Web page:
Lemtiri, Aboulkacem ULg; Degrune, Florine ULg; Barbieux, Sophie ULg et al

in Biotechnologie, Agronomie, Société et Environnement = Biotechnology, Agronomy, Society and Environment (2016)

Interacting soil organisms support biological processes that participate in soil functions, organic matter decomposition, and nutrient cycling. Earthworms and microorganisms play a range of beneficial ... [more ▼]

Interacting soil organisms support biological processes that participate in soil functions, organic matter decomposition, and nutrient cycling. Earthworms and microorganisms play a range of beneficial roles in agricultural systems, including increased organic matter mineralization, nutrient cycling, and soil structure stabilization. The following aspects of crop residue management effects are examined in this paper: (i) earthworm composition and structure; (ii) soil microbial communities; and (iii) phosphorus (P) and nitrogen (N) element availability and distribution in the soil profile. Conventional tillage (ploughing) is often reported to generate decreased soil organism abundance and diversity, primarily earthworms and microorganisms, as well as a uniform distribution of the nutrients P and N within the ploughed soil horizon. Soil residue incorporation of mineral particles can maintain P and N levels, however returning soil also increases aeration and the activation of microbial activity. Hence, comparisons of tillage effects on soil biological functioning and nutrient cycling remain unclear. This review highlights the challenges in establishing definitive evidence regarding the effects of crop residue management on soil organisms and nutrient dynamics. The studies examined reported variability in soil and climate, and the complexity of soil processes contributed to the absence of clear findings. Further research is required under temperate climate conditions. [less ▲]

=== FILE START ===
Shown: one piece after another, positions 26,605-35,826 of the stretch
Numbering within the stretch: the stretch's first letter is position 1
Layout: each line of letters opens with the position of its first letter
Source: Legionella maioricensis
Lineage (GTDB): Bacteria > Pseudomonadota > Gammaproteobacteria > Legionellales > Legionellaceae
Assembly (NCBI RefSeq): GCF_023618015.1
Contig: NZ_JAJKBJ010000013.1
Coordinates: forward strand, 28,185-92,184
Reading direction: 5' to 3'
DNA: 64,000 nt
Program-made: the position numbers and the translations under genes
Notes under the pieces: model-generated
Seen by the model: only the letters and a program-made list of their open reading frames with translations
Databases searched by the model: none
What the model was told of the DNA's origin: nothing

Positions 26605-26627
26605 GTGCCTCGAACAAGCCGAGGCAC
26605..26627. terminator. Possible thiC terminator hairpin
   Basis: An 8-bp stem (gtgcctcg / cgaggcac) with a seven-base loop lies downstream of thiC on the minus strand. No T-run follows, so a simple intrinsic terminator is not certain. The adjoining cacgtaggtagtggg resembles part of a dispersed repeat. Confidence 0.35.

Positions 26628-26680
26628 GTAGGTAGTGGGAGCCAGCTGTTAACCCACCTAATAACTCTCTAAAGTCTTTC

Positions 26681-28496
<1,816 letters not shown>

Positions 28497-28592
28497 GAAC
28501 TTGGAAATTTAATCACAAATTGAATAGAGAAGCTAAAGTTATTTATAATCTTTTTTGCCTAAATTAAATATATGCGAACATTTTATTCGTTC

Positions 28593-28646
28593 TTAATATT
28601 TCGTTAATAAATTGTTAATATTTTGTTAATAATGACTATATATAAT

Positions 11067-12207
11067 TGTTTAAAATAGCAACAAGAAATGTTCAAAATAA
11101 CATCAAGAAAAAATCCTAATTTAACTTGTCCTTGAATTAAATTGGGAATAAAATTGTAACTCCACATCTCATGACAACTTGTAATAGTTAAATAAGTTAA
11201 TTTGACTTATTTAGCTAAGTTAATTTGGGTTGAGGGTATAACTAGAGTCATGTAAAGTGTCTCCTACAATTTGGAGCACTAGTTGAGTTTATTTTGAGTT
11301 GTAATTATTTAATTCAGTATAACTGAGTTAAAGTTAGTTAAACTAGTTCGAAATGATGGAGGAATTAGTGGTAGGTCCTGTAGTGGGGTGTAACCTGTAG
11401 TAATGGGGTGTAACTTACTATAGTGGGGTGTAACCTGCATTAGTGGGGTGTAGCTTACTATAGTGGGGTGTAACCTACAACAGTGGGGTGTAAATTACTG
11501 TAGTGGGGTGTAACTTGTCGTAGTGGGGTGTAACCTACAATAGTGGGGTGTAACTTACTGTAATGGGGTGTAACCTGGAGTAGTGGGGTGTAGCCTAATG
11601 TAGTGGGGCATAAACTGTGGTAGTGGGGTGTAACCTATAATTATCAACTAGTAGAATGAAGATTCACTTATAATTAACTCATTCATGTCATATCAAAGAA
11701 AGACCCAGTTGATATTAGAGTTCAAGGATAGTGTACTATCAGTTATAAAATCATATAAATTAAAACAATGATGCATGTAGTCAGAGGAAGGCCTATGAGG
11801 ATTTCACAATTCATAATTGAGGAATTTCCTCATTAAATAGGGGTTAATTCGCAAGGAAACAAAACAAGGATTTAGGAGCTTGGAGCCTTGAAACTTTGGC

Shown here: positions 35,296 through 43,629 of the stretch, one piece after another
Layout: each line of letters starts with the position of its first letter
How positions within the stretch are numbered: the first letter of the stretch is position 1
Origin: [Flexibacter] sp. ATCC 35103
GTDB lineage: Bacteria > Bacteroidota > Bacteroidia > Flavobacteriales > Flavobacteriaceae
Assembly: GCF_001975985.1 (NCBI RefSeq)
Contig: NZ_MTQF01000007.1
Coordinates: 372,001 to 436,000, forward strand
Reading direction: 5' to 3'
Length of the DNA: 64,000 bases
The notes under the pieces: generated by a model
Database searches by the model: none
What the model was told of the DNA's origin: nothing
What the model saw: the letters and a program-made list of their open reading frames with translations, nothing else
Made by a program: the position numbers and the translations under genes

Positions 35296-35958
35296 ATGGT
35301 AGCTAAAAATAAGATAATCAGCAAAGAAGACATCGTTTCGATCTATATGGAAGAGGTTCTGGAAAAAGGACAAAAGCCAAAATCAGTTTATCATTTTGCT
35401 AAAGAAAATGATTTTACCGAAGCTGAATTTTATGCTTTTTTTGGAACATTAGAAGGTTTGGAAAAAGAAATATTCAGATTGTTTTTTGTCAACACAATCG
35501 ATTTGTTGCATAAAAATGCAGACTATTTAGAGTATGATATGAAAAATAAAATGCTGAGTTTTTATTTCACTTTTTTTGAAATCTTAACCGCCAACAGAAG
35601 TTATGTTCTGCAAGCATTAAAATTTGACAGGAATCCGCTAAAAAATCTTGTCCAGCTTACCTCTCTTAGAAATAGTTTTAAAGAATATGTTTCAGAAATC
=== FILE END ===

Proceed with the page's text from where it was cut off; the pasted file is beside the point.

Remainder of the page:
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See detailNo favorable effect of reduced tillage on microbial community diversity in a silty loam soil (Belgium)
Degrune, Florine ULg; Theodorakopoulos, Nicolas ULg; Dufrêne, Marc ULg et al

in Agriculture, Ecosystems & Environment (2016), 224

Among the soil management practices used to promote sustainable agriculture, reduced tillage and retention of residues from the previous crop are reported to enhance significantly both soil fertility and ... [more ▼]